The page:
on my UEFI booting computer I installed an fresh Ubuntu 18.04.1 LTS using LVM partition scheme some months ago.

$ lsblk -f
NAME                          FSTYPE      LABEL        UUID                                   MOUNTPOINT
├─sda1                        vfat                     79DE-0D6B                              /boot/efi
└─sda2                        LVM2_member              ZBlrfj-ZwAJ-2T3b-gUHr-eKVw-nhIi-9bQQTs 
  ├─ubuntu--vg-root   ext4                     e85edc94-cc00-42c5-8994-cbb835e8e315   /
  └─ubuntu--vg-swap_1 swap                     e699c892-4046-4d0b-957a-f936cc4c9973   [SWAP]

The first months every boot went as expected, what means the GRUB boot menu was only shown, if the system was not shut down correctly. So the well known recordfail feature seemed to work fine.

But then, some weeks ago, after an system upgrade to Ubuntu 18.04.2 LTS, the GRUB boot menu started to reveal itself at every boot, with a timeout of 30 seconds. Of course, in the long run this is annoying :-(

After inspecting the grub configuration file /boot/grub/grub.cfg I found out, that the recordfail feature was declared as broken regarding the usage of LVM?! The recordfail feature was disabled and therfore, GRUB keeps showing the boot menu at every boot.

  set recordfail=1
  # GRUB lacks write support for lvm, so recordfail support is disabled.

The source for this permanent disabled recordfail feature I found then in the further GRUB configration generating script /etc/grub.d/00_header in the check_writable() function.

    abstractions="$(grub-probe --target=abstraction "${grubdir}")"
    for abstraction in $abstractions; do
      case "$abstraction" in
        diskfilter | lvm)
          cat <<EOF
  # GRUB lacks write support for $abstraction, so recordfail support is disabled.
          return 1

As you can read, the author declared the two modules diskfilter and lvm to brake the recordfail feature, thus resulting in the annoying 30 seconds timeout at every boot.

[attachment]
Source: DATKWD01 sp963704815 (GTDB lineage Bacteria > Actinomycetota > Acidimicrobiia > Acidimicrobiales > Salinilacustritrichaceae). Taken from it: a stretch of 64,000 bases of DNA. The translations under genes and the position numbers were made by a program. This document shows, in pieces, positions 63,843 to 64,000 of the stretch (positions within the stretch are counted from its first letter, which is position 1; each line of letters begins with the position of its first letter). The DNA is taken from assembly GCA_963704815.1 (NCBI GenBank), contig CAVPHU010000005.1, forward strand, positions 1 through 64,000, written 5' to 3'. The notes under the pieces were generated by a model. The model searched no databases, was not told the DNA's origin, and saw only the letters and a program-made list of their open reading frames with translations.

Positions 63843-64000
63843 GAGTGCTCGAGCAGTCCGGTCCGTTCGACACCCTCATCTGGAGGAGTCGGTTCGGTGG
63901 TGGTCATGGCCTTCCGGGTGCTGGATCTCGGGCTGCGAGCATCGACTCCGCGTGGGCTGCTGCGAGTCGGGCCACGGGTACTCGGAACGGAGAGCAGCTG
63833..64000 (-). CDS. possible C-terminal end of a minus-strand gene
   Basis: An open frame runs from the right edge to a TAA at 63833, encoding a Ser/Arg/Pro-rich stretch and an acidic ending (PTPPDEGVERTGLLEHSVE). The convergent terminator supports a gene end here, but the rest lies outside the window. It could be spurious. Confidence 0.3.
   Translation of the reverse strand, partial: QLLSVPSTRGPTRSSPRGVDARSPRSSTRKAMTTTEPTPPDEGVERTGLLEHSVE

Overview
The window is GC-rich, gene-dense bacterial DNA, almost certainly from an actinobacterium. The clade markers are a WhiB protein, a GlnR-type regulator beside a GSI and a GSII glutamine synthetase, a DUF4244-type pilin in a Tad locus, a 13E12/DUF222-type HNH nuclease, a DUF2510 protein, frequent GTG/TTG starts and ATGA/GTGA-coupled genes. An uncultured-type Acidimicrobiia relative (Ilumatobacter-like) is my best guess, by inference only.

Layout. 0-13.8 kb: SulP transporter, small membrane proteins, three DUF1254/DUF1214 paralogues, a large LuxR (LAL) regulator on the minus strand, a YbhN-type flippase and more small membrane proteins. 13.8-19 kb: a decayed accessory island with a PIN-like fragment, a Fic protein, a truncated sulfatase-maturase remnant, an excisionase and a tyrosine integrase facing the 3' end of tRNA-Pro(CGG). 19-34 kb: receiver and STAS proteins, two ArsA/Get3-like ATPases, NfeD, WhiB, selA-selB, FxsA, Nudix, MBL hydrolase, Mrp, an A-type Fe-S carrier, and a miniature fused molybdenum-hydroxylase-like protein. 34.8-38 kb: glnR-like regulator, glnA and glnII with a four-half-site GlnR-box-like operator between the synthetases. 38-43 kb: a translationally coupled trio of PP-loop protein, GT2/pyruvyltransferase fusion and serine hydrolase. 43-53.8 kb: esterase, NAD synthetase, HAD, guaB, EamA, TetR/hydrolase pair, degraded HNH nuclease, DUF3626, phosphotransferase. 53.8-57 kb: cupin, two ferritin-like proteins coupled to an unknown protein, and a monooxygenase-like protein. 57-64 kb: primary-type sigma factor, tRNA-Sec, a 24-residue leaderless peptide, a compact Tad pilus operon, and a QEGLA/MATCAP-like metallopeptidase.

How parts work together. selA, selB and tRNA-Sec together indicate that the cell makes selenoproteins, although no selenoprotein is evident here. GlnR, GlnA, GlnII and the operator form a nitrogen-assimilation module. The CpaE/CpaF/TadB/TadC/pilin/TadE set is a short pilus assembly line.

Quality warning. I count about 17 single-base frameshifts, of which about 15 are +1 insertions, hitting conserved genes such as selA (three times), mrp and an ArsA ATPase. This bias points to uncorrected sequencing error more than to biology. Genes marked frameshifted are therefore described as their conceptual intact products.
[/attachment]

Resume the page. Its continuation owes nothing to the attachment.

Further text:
So far this is the status quo and all things seem to work as expected... But, why did the recordfail feature work well in the first place? Is there a unresolved bug, which is the cause for disabling it? Am I the only person on earth running this constelation of bootloader and partition scheme? I'm looking forward, that some one can solve this mystery.

Thanks in advance

/EDIT I don't want to just get rid of the annoying GRUB boot menu timeout. Instead, I want to understand where the underlaying problem, for this behavior, is.


2 Answers 2


I just noticed this issue, too. It appears to be related to this change from January 9


It looks like a bug has been submitted to fix the issue caused by the original bug fix


  • 2
    In addition to @andrew-lowther's provided bug reports I also found the following one: Latest update causes 30 sec. menu delay timeout – For me it describes this issue the best, so far. // In Short: GRUB simply cannot write to its files residing on the boot partition inside a LVM partition scheme.
    – mrkskwsnck
    Nov 16, 2019 at 8:44

Workaround is to alter /boot/grub/grub.cfg manually and replace timeout=30 with timeout=2 (2 means 2 seconds here)

sudo sed -i.bak -- 's/set timeout=30/set timeout=2/g' /boot/grub/grub.cfg && diff /boot/grub/grub.cfg.bak '/boot/grub/grub.cfg'

It Creates backup file at /boot/grub/grub.cfg.bak. It must be done every time after update-grub, kernel update, etc.

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